WHITEFISH POINT, Mich. — I have just cleared the "Soo" locks of Sault Ste. Marie, Michigan, passing from the lower Great Lakes to Lake Superior. In fact, I am now anchored just off a beautiful lighthouse on Lake Superior. Yes, you have guessed correctly. I am in a boat, a cruise ship, in fact, known as the "Yorktown," possibly in honor of the famed battle that ended our War for Independence, though possibly for some other achievement. I shall not hazard the question to our extremely busy captain. He has enough on his mind, and I am told these waters are treacherous. My life jacket is never far away.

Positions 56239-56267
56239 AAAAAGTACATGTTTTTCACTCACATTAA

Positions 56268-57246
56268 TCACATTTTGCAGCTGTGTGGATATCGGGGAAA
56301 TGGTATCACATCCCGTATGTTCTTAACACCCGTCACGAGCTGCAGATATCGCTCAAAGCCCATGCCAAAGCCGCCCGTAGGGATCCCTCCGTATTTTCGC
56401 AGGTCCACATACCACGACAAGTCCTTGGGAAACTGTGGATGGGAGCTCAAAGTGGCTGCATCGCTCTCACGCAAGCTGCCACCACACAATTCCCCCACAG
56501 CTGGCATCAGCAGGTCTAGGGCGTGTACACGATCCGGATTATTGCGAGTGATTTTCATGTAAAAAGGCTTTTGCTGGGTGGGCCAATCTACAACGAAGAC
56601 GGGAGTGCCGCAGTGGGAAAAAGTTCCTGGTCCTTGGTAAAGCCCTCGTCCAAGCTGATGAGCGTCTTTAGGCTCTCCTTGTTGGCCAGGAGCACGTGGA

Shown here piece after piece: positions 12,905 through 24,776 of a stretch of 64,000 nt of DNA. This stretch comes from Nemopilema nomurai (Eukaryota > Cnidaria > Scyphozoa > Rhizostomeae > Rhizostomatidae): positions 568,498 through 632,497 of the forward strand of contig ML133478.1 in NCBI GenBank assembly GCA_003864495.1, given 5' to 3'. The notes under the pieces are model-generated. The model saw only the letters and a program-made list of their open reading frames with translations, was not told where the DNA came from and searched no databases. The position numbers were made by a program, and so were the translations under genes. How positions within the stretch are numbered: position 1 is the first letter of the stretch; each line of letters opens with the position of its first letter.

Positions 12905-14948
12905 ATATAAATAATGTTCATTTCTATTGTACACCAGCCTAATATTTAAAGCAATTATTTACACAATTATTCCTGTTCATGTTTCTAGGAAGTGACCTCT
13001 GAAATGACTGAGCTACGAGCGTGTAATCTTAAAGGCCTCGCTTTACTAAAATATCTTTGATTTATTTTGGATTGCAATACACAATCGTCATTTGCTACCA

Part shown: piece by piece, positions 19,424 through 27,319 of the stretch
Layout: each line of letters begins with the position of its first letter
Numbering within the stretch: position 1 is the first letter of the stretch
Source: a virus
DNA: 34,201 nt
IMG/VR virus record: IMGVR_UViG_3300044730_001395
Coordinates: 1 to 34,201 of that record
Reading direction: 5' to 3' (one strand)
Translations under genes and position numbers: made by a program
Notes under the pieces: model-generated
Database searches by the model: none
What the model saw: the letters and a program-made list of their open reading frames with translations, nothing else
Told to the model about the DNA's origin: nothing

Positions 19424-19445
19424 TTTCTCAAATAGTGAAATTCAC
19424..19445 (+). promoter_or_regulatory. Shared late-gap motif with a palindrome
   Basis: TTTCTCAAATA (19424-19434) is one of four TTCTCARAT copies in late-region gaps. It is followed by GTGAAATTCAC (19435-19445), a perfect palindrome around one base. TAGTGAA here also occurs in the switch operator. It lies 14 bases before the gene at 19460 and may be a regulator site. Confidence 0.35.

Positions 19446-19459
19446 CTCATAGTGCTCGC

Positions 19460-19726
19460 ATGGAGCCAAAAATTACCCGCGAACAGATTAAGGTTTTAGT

This is the first American Spectator cruise undertaken with National Review. The editors and writers at the National Review are old hands at conducting cruises, and so I am watching them closely for instruction and wise counsel. How is a landlubber like me to conduct myself on a cruise? When do I put on my life jacket? Do I wear it at meals? When do we abandon ship? When do I speak? John Miller, the national correspondent for NR, and Jay Nordlinger, a senior editor for NR, are sage mentors and very knowledgeable speakers. Along with them are AmSpec writers Grover Norquist, John Wohlstetter, and John Fund, whom AmSpec shares with NR. Giving even more heft to our discussions of politics is George Gilder, an expert on practically everything.